In the 1840s, Lübeck is a dominating commercial town on the Baltic coast, and the Buddenbrooks are among the town's first families. Consul Jean Buddenbrook has two sons, Thomas and ...
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Family saga set in 19th century Germany, chronicling the lives of three generations of the Buddenbrook family, the owners of a family business in the northern town of Luebeck. Based on the novel by Thomas Mann.
In post-war West Germany, the charming Von Bohm is appointed a city's new Building Commissioner. His morality is tested when he unknowingly falls in love with a brothel worker, Lola, the paid mistress of a corrupt property developer.
Rainer Werner Fassbinder
In the 1840s, Lübeck is a dominating commercial town on the Baltic coast, and the Buddenbrooks are among the town's first families. Consul Jean Buddenbrook has two sons, Thomas and Christian, and one daughter, Antonia, called Tony. Even though he dearly loves them, he expects his children to sacrifice personal happiness for the sake of the company if necessary. The first to learn this is Tony, who is married off to Hamburgian businessman Bendix Grünlich. Her brothers have meanwhile learned the trade in Amsterdam and London respectively. Crushed by Tony's marriage disaster and several unlucky transactions, Jean Buddenbrook makes over the business to his eldest, Thomas. Thomas marries the dutch heiress Gerda, who is a passionate violin player. But Thomas never forgets his first love, a flower girl. After having spent time in Valparaiso, Christian returns to Lübeck, too. Thomas soon learns that his brother is much more interested in the theatre and actress Aline than in the company, ... Written by
When Tony and Alois get splashed with water on their trip down the river, some of the water gets on the camera lens. See more »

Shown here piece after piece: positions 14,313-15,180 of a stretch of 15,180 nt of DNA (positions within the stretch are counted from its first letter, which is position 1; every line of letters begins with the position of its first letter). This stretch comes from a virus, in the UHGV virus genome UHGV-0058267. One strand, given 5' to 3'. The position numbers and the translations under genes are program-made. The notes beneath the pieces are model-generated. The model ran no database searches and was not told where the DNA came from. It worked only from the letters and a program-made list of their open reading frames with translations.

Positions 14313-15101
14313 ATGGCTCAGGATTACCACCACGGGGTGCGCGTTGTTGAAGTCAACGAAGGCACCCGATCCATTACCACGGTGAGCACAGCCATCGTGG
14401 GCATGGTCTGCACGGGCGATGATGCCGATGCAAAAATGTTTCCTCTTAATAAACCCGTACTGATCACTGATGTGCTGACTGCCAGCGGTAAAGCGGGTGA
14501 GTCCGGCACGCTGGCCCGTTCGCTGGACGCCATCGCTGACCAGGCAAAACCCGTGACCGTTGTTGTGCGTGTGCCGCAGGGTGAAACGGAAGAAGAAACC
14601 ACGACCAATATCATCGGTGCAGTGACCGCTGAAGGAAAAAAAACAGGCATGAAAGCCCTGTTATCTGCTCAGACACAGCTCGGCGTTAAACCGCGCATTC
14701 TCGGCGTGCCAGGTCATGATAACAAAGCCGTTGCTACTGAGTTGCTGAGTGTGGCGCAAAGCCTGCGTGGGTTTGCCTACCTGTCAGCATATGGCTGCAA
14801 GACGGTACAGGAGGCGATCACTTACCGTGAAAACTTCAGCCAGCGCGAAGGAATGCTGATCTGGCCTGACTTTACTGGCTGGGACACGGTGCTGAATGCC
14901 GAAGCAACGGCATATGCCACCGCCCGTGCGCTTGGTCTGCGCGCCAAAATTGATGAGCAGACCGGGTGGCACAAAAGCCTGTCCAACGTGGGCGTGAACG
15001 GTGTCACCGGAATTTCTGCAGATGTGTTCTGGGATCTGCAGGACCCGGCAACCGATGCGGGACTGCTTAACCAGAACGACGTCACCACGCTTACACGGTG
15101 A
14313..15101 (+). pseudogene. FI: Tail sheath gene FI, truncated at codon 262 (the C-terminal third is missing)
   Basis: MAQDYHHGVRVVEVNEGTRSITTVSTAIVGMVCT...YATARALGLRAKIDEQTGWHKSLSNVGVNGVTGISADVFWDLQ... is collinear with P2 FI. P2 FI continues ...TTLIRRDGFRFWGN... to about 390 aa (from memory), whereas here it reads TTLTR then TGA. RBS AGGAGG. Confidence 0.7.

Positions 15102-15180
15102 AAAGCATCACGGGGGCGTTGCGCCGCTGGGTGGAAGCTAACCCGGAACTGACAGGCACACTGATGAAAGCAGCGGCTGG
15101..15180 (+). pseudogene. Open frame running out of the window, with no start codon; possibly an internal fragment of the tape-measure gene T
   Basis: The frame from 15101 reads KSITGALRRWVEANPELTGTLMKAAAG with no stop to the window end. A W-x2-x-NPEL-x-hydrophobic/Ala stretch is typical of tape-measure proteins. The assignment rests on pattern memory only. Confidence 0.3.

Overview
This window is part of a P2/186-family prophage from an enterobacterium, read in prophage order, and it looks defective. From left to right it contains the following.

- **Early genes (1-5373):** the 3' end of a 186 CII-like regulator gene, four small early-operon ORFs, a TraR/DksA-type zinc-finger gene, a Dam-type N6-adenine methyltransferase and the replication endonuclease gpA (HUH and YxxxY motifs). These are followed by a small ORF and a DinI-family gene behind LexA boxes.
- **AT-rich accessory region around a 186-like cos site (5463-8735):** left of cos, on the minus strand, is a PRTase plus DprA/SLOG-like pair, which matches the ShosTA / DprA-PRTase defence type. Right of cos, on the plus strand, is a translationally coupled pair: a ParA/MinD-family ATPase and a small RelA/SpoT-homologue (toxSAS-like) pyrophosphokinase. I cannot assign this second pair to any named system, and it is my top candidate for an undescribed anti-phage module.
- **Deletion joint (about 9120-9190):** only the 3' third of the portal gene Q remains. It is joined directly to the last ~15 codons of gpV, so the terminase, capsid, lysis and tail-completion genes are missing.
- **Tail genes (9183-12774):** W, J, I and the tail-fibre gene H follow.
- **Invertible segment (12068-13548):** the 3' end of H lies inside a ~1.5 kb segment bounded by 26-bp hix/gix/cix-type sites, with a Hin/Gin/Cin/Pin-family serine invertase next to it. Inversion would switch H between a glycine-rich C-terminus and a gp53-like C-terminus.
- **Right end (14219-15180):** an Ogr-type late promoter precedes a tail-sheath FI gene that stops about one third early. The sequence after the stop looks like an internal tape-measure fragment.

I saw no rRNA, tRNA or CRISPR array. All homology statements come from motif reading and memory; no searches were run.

Johann 'Jean' Buddenbrook:
Sit down in my place. I want you to draw up an advertisment. 'Merchant Jean Buddenbrook, royal dutch consul, is honoured to announce that he will stop signing from this day on. The eldest son, Thomas, will from now on manage the Buddenbrook company.'
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I didn't expect too much from a modern adaptation of the famous novel of Thomas Mann, but this movie is simply a bad joke. What a kitsch, what a flatness! The original novel is told slowly with a lot of humor, wit and delicacy; the movie instead tries to squeeze the whole plot into two hours, which results in an unbearable speed of pictures, scenes, half-told stories and fast & colorful scenes without sense, simply not nice to see any more. It takes twenty minutes until some recognizable scene shows up. Half of the story is invented, which is of course disappointing when you know the novel.
It could have been a good movie despite of all this, when you forget the novel and see it as a different story. But here, why on earth is the acting so poor? The actors talk, laugh, move and behave like an average 21th century German film-cast. No one talks the northern dialect and there is no sign of class differences in the language. They try, but they don't succeed. Just think of Gosford Park / Downtown Abbey, one of my favorites, where every detail just fits into the time picture.
Most ridiculous scene: main characters who play the violin but can't. Total no-go. Moving around with a bow, holding the instrument without moving the fingers, while great melodies are heard, come on, you can do this in some cheap production or in a TV commercial, but not in a movie that wants to be taken serious.
I tried to watch it anyway, just for enjoying some historic sites, but impossible. Stopped halfway. Boring, kitsch, annoying. Please excuse my poor English, I am still too upset... man... incredible.
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